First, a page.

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File:Cd2 sprdram.jpg
2x2MiB of DRAM for sprite tiles in a CD2 system.
File:Cd1 spritedram.jpg
A different arrangement (8x512KiB) in a CD1 system.

DRAM stands for "Dynamic RAM". It's a type of fast and cheap volatile memory, which needs to be regularly refreshed in order to keep its contents.

DRAM is used in the NeoGeo CD as a virtual cartridge, which is filled with data loaded from files in the game CD. The rest of the hardware then sees the DRAM memories as if they were a regular cartridge of fixed size. Accesses to DRAM are made through NEO-BUF chips to switch between the corresponding subsystem bus (video, audio...) and the 68k's bus.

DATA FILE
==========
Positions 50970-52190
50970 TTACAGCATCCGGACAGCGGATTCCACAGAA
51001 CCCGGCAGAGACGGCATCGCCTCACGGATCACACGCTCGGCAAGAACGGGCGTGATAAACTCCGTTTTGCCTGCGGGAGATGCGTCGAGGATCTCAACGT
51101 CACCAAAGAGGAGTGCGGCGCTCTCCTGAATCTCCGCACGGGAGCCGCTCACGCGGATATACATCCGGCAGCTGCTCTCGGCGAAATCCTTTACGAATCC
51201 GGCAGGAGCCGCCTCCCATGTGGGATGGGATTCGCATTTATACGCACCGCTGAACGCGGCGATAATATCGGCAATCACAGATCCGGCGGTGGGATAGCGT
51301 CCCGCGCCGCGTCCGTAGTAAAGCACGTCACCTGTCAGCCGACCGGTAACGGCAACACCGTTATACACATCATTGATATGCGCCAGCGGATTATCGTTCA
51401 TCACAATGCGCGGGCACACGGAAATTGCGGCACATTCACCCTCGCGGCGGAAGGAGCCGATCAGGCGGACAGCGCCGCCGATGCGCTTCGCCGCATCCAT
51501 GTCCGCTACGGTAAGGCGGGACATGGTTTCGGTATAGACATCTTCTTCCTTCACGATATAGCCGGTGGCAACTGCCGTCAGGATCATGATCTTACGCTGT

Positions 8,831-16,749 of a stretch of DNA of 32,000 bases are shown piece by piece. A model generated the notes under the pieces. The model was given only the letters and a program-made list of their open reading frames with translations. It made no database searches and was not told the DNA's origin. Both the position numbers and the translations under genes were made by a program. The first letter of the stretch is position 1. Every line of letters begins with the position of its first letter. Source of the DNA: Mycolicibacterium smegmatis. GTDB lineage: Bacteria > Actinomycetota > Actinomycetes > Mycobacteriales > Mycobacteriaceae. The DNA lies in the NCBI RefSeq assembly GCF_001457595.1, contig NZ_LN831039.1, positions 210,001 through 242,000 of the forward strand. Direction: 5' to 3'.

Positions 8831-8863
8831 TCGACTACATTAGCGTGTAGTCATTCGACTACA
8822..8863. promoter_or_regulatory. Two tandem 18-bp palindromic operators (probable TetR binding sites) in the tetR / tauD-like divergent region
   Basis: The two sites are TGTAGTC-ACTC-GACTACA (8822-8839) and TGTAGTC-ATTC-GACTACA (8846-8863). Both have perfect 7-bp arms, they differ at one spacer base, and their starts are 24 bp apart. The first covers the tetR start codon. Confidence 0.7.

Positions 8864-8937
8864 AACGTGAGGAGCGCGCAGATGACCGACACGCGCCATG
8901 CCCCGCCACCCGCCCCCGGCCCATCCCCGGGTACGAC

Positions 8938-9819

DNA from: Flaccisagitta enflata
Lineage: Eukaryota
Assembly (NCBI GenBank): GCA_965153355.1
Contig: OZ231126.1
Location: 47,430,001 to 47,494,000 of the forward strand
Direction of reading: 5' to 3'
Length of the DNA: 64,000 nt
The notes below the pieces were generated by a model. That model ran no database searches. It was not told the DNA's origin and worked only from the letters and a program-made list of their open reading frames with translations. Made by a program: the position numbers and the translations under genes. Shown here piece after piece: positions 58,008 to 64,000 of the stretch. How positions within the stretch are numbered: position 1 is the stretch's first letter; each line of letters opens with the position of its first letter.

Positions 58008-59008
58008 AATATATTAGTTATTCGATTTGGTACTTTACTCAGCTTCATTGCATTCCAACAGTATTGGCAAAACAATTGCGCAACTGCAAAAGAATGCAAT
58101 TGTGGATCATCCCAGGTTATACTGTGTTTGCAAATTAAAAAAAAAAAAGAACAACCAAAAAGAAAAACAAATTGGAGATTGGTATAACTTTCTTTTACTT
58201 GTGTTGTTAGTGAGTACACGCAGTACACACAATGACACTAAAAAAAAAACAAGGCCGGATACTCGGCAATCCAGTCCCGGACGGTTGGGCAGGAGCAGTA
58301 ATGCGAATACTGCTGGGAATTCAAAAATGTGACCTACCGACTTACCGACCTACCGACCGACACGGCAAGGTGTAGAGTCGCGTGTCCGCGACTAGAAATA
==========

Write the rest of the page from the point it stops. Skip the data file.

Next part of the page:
DRAM organization changed with the different revisions of the NeoGeo CD PCB but doesn't matter for games. Multiple 16, 8 and 4 bits chips were used and grouped as banks.

The total amount of DRAM in the NeoGeo CD always was 7MByte organized as follows:

One example of chip configuration:

  • 1x 2MB in 16bits for the 68k program
  • 2x 2MB in 16bits (4MB) for sprites
  • 2x 512k in 4bits (1MB) for ADPCM data

Fix tiles are stored in 128kB of PSRAM. The Z80 program (sound driver) is stored in a 64kB RAM block (self modifying code possible ?).